Who cares about Palestine? (The Magical Arithmetic of Moral Imagination)

I do, and so should you.

The dividers of humanity will say: what is Palestine to you? You are not Palestinian, or an Israeli. You are from India and live in Hawai’i.

They will say: why don’t you care about the undocumented Central American children being rounded up on the US-Mexican border?

They will say: why don’t you write about the Dalit girls raped in the villages of India?

I do, and I have, and I will. I do care about those children and girls, and so should you.

But does that mean I can’t care about Palestinians today?

I’m talking about moral imagination, you understand. I know there are only so many hours in the day, and so many days in a week. Everyone can’t do everything. I get that. But how much time does it really take to expand your moral imaginative capacity (a good starting place)?

Here’s the crux of the matter. Most things in the world get smaller when you divide them. Money, land, water, oil. These get smaller when you spread them out amongst many people. That’s the tragedy—the war, the political economy, if you get my drift—of the world.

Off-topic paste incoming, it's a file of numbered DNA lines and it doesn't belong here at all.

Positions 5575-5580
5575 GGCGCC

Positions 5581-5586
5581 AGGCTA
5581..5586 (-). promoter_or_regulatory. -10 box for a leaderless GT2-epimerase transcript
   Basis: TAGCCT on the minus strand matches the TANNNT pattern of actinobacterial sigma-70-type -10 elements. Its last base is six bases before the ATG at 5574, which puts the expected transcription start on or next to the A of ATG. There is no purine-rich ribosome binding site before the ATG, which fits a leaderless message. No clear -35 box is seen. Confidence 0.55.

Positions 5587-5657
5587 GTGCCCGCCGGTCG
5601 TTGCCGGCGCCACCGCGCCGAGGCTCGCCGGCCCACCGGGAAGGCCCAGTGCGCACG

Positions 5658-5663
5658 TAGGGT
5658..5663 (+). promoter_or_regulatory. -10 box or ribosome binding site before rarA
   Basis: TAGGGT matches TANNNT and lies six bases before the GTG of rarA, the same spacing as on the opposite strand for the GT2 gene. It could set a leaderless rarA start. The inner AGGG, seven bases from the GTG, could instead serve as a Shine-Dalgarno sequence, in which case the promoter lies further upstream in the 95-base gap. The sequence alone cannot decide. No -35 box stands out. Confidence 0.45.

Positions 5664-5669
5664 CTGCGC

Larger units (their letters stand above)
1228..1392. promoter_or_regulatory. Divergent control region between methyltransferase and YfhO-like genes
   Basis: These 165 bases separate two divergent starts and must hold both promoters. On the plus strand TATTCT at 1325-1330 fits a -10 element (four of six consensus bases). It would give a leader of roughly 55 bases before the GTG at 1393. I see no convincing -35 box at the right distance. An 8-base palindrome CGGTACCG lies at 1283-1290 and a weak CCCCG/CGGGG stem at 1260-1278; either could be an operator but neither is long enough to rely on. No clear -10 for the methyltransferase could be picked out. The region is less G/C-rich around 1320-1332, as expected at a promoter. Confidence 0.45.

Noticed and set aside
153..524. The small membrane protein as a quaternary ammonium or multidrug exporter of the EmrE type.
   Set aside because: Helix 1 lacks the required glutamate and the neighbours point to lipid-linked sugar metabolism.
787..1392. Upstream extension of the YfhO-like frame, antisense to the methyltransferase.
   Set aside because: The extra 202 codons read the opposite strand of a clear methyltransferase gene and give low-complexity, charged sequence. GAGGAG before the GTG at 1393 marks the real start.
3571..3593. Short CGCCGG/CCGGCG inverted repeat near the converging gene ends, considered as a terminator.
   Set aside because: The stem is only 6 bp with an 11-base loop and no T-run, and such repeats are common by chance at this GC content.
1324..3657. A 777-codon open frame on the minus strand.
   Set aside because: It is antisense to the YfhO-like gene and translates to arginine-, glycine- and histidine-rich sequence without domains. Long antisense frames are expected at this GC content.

And then there is the call of moral imagination—which is in its own way a magical kind of answer to the tragedy and the war and the political economy. Do you really think if you divided your capacity for caring between two things rather than showering it on one you would care less? Do you really think your compassion for others would shrivel if you cared for the homeless and terrorized in Gaza? That it will now be impossible for you to be moved when you read Primo Levi or Anne Frank? (I am moved when I read them, and so should you.)

Here’s the crux of the matter. Most things in the world get smaller when you spread them out, when you divide them. But some things get bigger. That’s the magic: sometimes division multiplies! And then it multiplies you too in all the right, the magical, ways.

What does it matter if I am not a Palestinian or an Israeli? What does it matter where I am from, or where I live?

I care about what is happening in Palestine, and so, magically, should you.


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